Failure of Biologic Therapy in Psoriasis

Rocío Cardona, Natalia M. Pelet del Toro, Eduardo Michelen-Gómez, Gabriel E. Arias-Berrios, Rafael F. Martín-García


Objective: This study aims to describe the frequency of biologic therapy failure in psoriasis patients along with associated patient demographics and characteristics. Methods: This was a retrospective medical-record review of psoriasis patients evaluated from January 1st, 2013, through May 1st, 2018, and who failed at least once to adhere to their biologic therapy. Results: Seventy-seven patients with psoriasis who had discontinued biologic therapy at least once were included in this study. Hypertension (58.4%), diabetes (37.7%), dyslipidemia (27.3%), and psoriatic arthritis (23.4%) were the main comorbidities observed. Adalimumab (ADA, 80.5%), ustekinumab (UST, 70.1%), and etanercept (ETA, 14.2%) were the most frequently used biologics in our cohort. The biologic with the longest mean duration of use prior to its discontinuation was UST (17.0 months), followed by ADA (15.9 months) and ETA (13.6 months). Conclusion: The most common reason for discontinuing biologic therapy was that said therapy was not effective, though for ETA and UST, the fact that biologic therapies are not universally covered by insurance company was found to be associated with their discontinuation, as well. There were no statistically significant associations found between biologic therapy discontinuation and age, gender, or comorbidities, which last included obesity, class I. Larger studies are warranted to identify risk factors associated with biologic therapy failure to help guide drug selection, decrease morbidity associated with such nonadherence and improve patient outcomes.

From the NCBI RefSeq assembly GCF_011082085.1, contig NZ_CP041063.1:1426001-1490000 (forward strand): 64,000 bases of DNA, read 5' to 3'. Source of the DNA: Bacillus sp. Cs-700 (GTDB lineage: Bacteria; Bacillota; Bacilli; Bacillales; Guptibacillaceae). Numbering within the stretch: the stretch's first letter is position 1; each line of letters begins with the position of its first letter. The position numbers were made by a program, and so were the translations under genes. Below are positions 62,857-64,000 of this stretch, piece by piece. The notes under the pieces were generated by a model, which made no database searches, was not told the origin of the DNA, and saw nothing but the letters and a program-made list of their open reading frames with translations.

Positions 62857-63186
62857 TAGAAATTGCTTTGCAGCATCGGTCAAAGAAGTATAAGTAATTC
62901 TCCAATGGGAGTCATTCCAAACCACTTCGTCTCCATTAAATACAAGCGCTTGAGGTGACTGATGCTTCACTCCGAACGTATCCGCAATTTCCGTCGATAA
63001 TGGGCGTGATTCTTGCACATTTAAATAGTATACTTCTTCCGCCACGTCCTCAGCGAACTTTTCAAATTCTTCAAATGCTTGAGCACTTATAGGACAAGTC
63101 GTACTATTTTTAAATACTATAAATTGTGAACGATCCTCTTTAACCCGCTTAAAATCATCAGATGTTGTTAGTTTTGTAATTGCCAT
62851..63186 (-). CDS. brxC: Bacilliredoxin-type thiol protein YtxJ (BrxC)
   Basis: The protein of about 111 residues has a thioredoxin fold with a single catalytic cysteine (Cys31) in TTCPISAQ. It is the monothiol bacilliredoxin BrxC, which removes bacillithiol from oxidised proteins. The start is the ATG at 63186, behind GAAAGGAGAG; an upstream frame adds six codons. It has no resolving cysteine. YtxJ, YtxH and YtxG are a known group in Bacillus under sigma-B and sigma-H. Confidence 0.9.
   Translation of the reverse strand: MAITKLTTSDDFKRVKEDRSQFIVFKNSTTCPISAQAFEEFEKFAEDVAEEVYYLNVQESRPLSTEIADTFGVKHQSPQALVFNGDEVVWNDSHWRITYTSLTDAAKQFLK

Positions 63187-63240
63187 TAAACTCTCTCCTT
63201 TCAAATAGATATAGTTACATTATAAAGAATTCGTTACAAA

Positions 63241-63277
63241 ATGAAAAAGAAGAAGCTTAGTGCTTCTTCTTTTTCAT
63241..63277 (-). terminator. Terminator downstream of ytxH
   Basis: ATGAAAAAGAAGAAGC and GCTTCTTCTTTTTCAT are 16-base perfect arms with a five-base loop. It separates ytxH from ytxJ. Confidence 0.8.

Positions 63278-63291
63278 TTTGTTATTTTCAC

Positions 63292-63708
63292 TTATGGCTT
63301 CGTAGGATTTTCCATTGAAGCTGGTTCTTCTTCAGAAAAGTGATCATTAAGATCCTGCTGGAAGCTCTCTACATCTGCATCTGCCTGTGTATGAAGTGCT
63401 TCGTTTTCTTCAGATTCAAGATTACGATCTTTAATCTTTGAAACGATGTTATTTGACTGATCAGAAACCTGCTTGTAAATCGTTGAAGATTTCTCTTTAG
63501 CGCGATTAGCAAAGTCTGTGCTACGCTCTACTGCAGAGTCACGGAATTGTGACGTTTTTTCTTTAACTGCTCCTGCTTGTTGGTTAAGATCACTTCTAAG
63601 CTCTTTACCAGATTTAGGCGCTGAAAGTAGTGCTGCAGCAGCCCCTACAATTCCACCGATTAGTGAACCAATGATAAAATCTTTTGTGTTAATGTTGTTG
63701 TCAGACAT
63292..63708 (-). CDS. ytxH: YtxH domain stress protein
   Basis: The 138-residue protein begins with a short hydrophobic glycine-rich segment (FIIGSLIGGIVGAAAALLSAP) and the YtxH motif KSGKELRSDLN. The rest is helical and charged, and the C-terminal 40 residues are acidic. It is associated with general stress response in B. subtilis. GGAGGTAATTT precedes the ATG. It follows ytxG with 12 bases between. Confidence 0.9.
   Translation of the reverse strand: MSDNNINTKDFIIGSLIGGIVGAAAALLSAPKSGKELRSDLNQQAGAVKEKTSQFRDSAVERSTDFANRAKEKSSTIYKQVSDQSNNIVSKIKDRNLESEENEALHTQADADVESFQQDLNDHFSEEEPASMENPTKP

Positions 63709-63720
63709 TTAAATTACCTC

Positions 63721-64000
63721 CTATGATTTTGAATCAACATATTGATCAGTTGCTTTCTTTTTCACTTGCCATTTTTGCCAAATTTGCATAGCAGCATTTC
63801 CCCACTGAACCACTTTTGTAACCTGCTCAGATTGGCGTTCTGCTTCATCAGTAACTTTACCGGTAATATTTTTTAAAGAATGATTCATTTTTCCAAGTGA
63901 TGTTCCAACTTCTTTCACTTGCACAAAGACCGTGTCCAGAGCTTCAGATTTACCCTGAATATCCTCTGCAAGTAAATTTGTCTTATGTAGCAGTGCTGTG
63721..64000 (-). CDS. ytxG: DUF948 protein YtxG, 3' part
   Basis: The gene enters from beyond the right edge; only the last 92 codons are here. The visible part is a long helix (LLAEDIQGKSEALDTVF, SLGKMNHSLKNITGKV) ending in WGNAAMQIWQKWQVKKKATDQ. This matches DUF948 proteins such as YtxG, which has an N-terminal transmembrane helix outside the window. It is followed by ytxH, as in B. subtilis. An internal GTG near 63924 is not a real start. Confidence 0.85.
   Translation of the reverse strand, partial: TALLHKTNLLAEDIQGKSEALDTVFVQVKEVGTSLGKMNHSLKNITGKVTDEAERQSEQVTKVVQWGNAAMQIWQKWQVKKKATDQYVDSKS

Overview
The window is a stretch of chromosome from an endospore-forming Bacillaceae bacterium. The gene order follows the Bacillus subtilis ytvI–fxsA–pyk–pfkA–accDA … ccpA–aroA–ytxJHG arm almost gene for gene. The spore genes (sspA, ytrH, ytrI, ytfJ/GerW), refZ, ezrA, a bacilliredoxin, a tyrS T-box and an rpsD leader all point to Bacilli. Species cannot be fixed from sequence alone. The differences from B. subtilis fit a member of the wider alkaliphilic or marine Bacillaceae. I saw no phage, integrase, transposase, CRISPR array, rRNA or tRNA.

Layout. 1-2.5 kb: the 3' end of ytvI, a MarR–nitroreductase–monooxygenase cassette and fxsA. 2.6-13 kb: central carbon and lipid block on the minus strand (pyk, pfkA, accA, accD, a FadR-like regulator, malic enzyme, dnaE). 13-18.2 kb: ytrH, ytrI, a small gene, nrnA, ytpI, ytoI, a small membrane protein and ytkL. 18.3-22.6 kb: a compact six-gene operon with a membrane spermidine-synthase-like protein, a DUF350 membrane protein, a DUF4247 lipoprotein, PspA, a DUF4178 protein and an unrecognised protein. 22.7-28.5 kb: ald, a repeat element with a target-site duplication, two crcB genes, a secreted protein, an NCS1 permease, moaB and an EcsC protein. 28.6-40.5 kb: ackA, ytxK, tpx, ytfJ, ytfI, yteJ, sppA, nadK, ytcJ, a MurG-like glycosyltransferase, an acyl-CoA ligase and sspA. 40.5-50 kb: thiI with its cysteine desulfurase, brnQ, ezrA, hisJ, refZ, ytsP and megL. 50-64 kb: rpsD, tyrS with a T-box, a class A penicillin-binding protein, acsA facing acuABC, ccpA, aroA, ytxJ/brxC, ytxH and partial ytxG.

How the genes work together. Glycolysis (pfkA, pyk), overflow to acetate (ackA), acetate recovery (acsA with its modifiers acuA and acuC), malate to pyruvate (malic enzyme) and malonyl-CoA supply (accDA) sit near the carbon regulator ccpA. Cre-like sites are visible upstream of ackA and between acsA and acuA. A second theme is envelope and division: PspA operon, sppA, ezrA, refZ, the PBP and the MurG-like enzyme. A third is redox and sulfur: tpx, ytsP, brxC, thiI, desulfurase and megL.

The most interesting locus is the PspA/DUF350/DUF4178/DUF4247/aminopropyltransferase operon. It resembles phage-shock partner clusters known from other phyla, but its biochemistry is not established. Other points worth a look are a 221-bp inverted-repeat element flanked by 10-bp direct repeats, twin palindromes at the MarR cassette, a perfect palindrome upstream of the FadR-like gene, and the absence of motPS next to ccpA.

psoriasis; biologic therapy; biologic switching; biologic failure; biologic discontinuation

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